Stick to your guns—hold onto your mining shares
Do you have wealth insurance?
Tocqueville Gold Fund Portfolio Manager John Hathaway has studied the past and he sees a bright future for those who have taken the precaution of protecting themselves from the downside of a general bear market by buying resource mining stocks when they are at historic low prices.
In this interview with The Gold Report, Hathaway shares the names the fund is holding as ammunition for a better gold market.
The Gold Report: John, you have studied the fundamentals of gold through history. What is behind the current market prices, and what will it take to move prices higher again?
John Hathaway: Adversity in the financial markets is the trigger that will force the general investment world to become interested in gold again. That is a nice way of saying it will take a bear market to push investors to gold. Monetary policy has forced investors into riskier assets—including junk bonds and overvalued NASDAQ stocks. When the tables turn and people start experiencing losses, there will be finger pointing, starting with the Federal Reserve's nominal interest rates. That whole spectacle could balloon and cause conventional investors to throw up their hands and run for liquidity.
TGR: We've talked to some people, including Brien Lundin, who think that a Federal Reserve interest rate increase will be good for gold because it will remove the question mark that's been overhanging the gold price since it is pretty much already priced in. Do you agree?
JH: I agree that it has been baked in for years, but I think the bigger story is going to be loss of confidence in the Fed and a general downturn in financial markets, which is long overdue. That is when investors will look at safe places to go. Gold has always acted as wealth insurance. Whenever we have had extreme financial events throughout history, gold has always been the last man standing.
Gold's purchasing power lasted through the crisis in 2008 and every crisis before that. It's impeccably liquid. You can buy or sell it on a very thin bid/asked spread 24 hours a day. There's almost no other market you can say that about.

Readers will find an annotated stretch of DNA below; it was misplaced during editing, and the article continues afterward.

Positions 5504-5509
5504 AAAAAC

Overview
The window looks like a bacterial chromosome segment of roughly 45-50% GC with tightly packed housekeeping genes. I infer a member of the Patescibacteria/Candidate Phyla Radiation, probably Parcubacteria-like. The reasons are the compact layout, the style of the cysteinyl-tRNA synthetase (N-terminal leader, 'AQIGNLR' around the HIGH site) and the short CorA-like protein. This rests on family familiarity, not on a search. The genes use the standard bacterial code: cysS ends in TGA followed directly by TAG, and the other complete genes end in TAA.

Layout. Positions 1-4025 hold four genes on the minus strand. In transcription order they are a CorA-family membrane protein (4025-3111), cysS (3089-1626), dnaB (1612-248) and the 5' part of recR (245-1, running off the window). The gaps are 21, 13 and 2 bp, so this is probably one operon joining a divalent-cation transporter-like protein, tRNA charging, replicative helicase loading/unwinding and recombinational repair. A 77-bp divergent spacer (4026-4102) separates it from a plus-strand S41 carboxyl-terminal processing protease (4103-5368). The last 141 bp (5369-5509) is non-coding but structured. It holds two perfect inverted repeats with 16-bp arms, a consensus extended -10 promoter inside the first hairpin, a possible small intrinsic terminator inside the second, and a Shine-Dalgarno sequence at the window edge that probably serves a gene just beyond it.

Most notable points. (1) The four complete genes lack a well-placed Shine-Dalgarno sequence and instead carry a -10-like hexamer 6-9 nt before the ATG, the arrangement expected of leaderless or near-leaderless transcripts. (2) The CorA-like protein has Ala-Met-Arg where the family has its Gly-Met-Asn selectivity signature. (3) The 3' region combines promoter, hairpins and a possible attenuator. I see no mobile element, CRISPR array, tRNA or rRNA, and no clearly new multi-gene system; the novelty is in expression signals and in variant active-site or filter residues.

TGR: Why did you recently compare today's gold market to the London Gold Pool of the 1960s when eight central banks worked together to try to maintain a gold price of $35 per ounce before the scheme collapsed?
JH: It has been in the interest of public policy and the financial establishment to operate in an environment of zero or nearly zero interest rates, interbank lending rates and LIBOR. That is not unlike the manipulation that occurred in the 1960s. Gold rocketing to new highs would upset that whole scenario designed to force capital out on the risk spectrum.
An indication of this artificial market is the fact that the synthetic market for gold—the COMEX, options, over-the-counter and LBMA—is traded hundreds of times more than the actual metal. Investors actually short gold by posting margin on the COMEX. That eventually drives the price of gold down without any physical gold changing hands. It manipulates the psychological market environment and then the high-frequency and algorithmic traders push the price smashing to the extreme and it all happens with no gold actually being sold.
TGR: What's the role of China in this retro-market scenario?
JH: It is playing a cat-and-mouse game. A huge amount of gold is heading from Western financial centers to the East as demonstrated by the withdrawals from the Shanghai Gold Exchange on top of the usual strong flows into India and Turkey. Physical gold's shift to China is a big part of this story as Asians buy on weakness.
However, the synthetic instruments—call options, short interest on COMEX and over-the-counter deals—could be the precursor to a scramble to get physical. That would be enhanced by a loss of confidence in counterparties by a bear market in stocks. You have already seen sovereigns' call for physical gold to be repaid. Germany was the highest profile, but many other countries have asked for earmarked gold in London and New York to be repatriated. That's a sign of a loss of confidence. That could affect the price in a very big way. And the Chinese will have it.
TGR: I'm looking at your portfolio and you have quite a few royalties. What is the benefit of holding royalties in the market scenario you have described?
JH: It's a good business model. It's a way to get participation in many more mines through one equity than you could get owning a large-cap company, such as Newmont Mining Corp. or Barrick Gold Corp. That's because the royalty business model makes investments in numerous different mines. It's basically a financing tool for companies that need to get capital to complete a project.
Because we have been through such a nuclear winter for financing large and small companies, the royalties have very powerful deal flow, and they're able to set very attractive terms. Investors have gone through a difficult period in the gold equities market, but it has been advantageous for the royalty companies. That's why we have such a strong representation in those names.